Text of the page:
On a sunny day the visual allure of the piece is enjoyable, and it can be appreciated for this alone, but while many visitors may be only peripherally aware of the culture surrounding books of hours, the more one understands of them, the more derivative the installation becomes. The paralleling of colors, seasons and calendars istight and clever, but predictably, superficially so, as thin conceptualism often is when employed to imbue contemporary art with meaning and a patina of relevance. Here, it is insufficient to grant the piece its own authority or self-confidence when set against the mystical historicism surrounding Finch’s source material.
Despite the artist’s meticulous approach, there are practical incongruities that undermine the conceptual integrity. Knowledge of the work’s lofty inspiration doesn’t prevent its visual proximity to the kind of empty decorative design found in shopping malls — something Gilbert Court’s architecture convincingly emulates — where coloring vast glass swathes is an easy solution to transform bland environments. Furthermore, on overcast days the work is rendered disappointingly dormant.
Two of the four sides of the court are glass curtain walls with expansive connection to the sky beyond, effective backdrops for Finch’s panels. But the winter season is located on an internal glass wall that fronts offices. These panels are duller and, if the blinds are up, people can distractingly be seen working at their desks. Hopefully this isn’t explained as being passable because winter is a darker time. Autumn fares even worse, diminished and fragmented by the architecture where there are no substantial areas of glass, presenting an unwelcome contrast with how well the two external walls function.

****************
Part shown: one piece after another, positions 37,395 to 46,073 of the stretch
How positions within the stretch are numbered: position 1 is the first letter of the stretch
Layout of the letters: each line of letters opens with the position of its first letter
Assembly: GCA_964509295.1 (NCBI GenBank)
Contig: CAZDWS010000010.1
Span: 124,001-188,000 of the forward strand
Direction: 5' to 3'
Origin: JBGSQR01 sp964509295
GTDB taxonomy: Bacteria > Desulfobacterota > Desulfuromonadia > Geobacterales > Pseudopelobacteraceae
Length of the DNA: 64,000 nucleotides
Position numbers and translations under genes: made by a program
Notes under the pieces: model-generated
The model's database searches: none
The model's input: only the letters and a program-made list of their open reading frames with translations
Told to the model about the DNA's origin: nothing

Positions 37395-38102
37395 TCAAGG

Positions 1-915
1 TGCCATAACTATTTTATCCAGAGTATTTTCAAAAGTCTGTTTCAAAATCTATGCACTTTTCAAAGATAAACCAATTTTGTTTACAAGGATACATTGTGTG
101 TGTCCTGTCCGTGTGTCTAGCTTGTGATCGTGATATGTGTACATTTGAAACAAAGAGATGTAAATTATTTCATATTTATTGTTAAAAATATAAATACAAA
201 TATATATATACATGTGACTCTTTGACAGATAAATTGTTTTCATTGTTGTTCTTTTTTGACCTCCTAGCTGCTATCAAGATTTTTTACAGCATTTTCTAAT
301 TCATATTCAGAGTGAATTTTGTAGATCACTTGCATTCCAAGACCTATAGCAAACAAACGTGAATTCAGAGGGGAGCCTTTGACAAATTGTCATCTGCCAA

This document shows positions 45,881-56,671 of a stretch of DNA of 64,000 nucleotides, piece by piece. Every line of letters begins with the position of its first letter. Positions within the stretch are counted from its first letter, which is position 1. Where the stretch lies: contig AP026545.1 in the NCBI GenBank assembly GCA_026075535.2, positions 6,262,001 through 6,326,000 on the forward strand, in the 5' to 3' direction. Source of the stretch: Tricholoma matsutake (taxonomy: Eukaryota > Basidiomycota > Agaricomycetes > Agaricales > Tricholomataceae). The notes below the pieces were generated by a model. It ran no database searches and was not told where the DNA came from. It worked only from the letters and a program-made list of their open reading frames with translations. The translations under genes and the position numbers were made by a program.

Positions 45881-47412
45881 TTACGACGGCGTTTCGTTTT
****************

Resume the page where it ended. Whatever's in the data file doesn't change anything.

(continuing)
Perhaps it was by necessity of having to fit in 365 panels, but placing them on the glass elevator seems excessive. Considering the sun’s stately influence and the sedate movement of light and color around the room, witnessing the elevator panels comparatively racing up and down is corrupting to almost comical effect. They are literally taken out of context. The work could be in place for a year and maintenance on such a long-term installation is important — peeling, bubbled panels cheapen the impression dreadfully. These points may seem like trifles, but collectively they undermine the work’s coherence and precision, separating it from the immense detail and quality that epitomize the artifacts from which Finch draws.
A larger question here is whether or not it is advisable in every instance for modern artists to reference as they please from art history just because they can or a site lends itself to it. When done with wit or social perspicacity it can initiate progressive dialog and render art valuable beyond economic worth elevating it into the canon. Grayson Perry, Kehinde Wiley, and Francis Bacon all engaged with art of the past to make fascinating cultural commentary. Alternatively, the Chapman Brothers’ smug, petulant vandalism of a series of Goya prints serves only to highlight their own vacuous posturing and artistic bankruptcy.
In selecting to operate between past and present, don’t contemporary artists have a responsibility to themselves, and their audience, to forge a meaningful relationship between eras, and excavate significant reason for doing so, or risk exposing their efforts as lackluster and flimsy in the face of the reverence bestowed upon art that has withstood the mercurial tastes of ages? Technical and visual execution must also uphold the artist’s intent.
Finch’s installation lacks the emotive capacity to fuel as much interest or controversy as some of the above-mentioned artists did, and while he was not trying to recreate an extant book of hours, that doesn’t absolve him of responsibility to the vast gravity of his source. “A Certain Slant of Light” siphons the language and culture of the masters who created such tomes, and that it draws any lineage with those treasures is to its grievous detriment.